Breathing New Life into Old Media: An Investigation of Augmented Reality as a New Element in Print Media View Digital Media
Innovation Showcase Dennis Schmickle
As an associate professor of graphic design, I use posters, book covers, and album art as teaching tools. These are the formats I love most but could well be considered “old media.” It’s my mission to breathe new life into these formats by utilizing augmented reality (AR). The ubiquity of smart phones and other devices ensures that our future will be augmented by those devices. While virtual reality has many amazing applications, it does (currently) require specific equipment that is sometimes inaccessible to all audiences. Conversely, smart phones and the apps that deliver these AR experiences are already in most people’s hands. Therefore, I have developed a series of new projects that utilize both new and old media. The students still learn illustration, composition, typography, and other principles of graphic design. And in that way, they solidify those most basic fundamentals of design, and can therefore translate those to anything else they design, whether it’s new or old media, because those principles always apply. However, in this series of projects, students create those traditional design objects, but are then required to design an animated version of the album cover, movie poster, or what have you, and then use software to create an AR experience wherein viewers can hold the tangible object in their hand, or view it on the wall, and then simultaneously view the animated version, or a video, or audio, or whatever additional media makes sense for the project.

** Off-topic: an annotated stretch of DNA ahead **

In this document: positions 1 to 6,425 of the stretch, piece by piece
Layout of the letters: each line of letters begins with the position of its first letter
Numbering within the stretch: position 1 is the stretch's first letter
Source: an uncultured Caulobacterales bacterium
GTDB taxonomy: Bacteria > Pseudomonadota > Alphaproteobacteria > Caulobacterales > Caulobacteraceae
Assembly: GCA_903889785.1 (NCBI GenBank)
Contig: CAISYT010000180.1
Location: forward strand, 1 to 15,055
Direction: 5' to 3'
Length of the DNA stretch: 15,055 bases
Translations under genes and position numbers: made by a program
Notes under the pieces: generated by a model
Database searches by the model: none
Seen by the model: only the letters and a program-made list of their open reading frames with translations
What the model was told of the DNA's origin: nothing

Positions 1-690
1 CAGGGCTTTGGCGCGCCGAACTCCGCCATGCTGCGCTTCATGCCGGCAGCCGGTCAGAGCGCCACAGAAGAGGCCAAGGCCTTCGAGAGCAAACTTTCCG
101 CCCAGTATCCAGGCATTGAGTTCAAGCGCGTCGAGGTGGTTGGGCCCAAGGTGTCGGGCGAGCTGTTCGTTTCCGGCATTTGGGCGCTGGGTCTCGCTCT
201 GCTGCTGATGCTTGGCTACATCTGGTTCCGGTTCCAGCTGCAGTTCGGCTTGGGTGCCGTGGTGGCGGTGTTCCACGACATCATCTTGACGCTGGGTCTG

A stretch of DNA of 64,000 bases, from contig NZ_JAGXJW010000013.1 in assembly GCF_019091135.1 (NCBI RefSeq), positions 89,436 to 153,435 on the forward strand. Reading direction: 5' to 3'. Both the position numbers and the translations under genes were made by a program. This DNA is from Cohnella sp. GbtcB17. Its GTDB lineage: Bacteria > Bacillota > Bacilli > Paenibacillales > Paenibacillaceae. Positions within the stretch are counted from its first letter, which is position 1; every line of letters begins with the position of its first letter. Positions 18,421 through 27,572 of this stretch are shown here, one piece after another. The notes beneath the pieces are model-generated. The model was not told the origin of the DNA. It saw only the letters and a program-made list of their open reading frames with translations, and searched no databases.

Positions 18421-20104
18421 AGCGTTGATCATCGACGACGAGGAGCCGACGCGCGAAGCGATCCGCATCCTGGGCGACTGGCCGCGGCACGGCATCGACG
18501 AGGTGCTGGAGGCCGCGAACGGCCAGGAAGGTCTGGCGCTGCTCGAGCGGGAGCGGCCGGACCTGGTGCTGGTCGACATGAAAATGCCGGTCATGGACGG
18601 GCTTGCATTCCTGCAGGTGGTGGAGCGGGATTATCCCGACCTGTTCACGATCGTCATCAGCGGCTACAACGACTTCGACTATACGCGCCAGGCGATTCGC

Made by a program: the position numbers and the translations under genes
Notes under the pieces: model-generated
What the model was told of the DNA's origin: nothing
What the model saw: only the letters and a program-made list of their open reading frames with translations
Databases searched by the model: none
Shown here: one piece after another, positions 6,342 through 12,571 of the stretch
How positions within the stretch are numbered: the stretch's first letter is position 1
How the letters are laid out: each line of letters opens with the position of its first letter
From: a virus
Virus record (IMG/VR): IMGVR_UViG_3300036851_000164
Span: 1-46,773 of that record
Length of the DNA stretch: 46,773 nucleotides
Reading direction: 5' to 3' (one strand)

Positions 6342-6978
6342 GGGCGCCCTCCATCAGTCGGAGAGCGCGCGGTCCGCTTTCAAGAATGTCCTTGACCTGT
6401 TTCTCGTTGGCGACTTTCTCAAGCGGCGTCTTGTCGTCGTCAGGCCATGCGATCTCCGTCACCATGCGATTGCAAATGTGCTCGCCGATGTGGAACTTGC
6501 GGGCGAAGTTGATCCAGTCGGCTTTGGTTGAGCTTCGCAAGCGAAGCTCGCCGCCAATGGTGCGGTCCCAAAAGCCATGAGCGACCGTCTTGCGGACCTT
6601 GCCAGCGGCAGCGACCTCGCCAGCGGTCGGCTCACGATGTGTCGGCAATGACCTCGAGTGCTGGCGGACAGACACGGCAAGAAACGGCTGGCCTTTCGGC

Featured Blueprints of Justice: How the Interaction between Design, Architecture, and Law Develop New Forms of Questioning and Problem-solving View Digital Media
Innovation Showcase Nóra Al Haider
This study chronicles the project 'Blueprints of Justice'. This project examines the interaction between law, design, and architecture and was developed during the COVID-19 pandemic. The pandemic created a moment of accelerated change in the change-averse legal system. In a rare occurrence, legal practitioners opened up the doors to their discipline and invited non-experts for collaboration. The essence of this collaboration boils down to the following question: knowing different disciplines each play a role in the access to justice problem, can an interdisciplinary approach lead to better outcomes, and furthermore, point towards desired futures? Change at such a fundamental level never happens in isolation. Architecture, legal experts, and students worked together to examine the direct relationship between law and space to tackle pressing real time scenarios put forward by experts. We delve into the case studies, methods, and results produced over a two year period. This work, directed by Oana Stanescu at MIT and Nóra Al Haider of the Stanford Legal Design lab, spans between 2020-2023 and looks at this intersection in the themes of social justice, human rights, and environmental justice.
Featured Putting into Practice Evolving Design Thinking Methods at Technology Firms that Prioritize User Experience: The Evolution to Two-hour Design Sprints View Digital Media
Innovation Showcase Teresa Cain